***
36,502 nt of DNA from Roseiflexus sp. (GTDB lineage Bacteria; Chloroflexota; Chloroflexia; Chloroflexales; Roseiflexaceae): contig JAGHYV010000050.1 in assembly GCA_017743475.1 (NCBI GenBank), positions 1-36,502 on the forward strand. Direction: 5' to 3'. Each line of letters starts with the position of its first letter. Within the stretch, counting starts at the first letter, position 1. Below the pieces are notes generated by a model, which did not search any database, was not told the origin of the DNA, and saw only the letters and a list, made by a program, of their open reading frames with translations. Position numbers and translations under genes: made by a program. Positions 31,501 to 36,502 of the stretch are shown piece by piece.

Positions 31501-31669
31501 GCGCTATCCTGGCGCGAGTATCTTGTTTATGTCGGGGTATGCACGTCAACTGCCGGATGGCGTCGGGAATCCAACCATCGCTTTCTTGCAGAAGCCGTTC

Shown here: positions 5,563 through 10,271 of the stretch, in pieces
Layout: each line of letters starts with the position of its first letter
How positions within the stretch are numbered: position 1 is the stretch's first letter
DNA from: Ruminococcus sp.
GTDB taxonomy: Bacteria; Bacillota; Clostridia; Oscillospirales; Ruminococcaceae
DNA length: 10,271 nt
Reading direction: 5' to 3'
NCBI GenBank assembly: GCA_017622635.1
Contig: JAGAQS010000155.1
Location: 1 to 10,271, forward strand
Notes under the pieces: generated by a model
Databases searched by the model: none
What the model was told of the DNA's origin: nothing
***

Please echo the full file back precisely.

36,502 nt of DNA from Roseiflexus sp. (GTDB lineage Bacteria; Chloroflexota; Chloroflexia; Chloroflexales; Roseiflexaceae): contig JAGHYV010000050.1 in assembly GCA_017743475.1 (NCBI GenBank), positions 1-36,502 on the forward strand. Direction: 5' to 3'. Each line of letters starts with the position of its first letter. Within the stretch, counting starts at the first letter, position 1. Below the pieces are notes generated by a model, which did not search any database, was not told the origin of the DNA, and saw only the letters and a list, made by a program, of their open reading frames with translations. Position numbers and translations under genes: made by a program. Positions 31,501 to 36,502 of the stretch are shown piece by piece.

Positions 31501-31669
31501 GCGCTATCCTGGCGCGAGTATCTTGTTTATGTCGGGGTATGCACGTCAACTGCCGGATGGCGTCGGGAATCCAACCATCGCTTTCTTGCAGAAGCCGTTC

Shown here: positions 5,563 through 10,271 of the stretch, in pieces
Layout: each line of letters starts with the position of its first letter
How positions within the stretch are numbered: position 1 is the stretch's first letter
DNA from: Ruminococcus sp.
GTDB taxonomy: Bacteria; Bacillota; Clostridia; Oscillospirales; Ruminococcaceae
DNA length: 10,271 nt
Reading direction: 5' to 3'
NCBI GenBank assembly: GCA_017622635.1
Contig: JAGAQS010000155.1
Location: 1 to 10,271, forward strand
Notes under the pieces: generated by a model
Databases searched by the model: none
What the model was told of the DNA's origin: nothing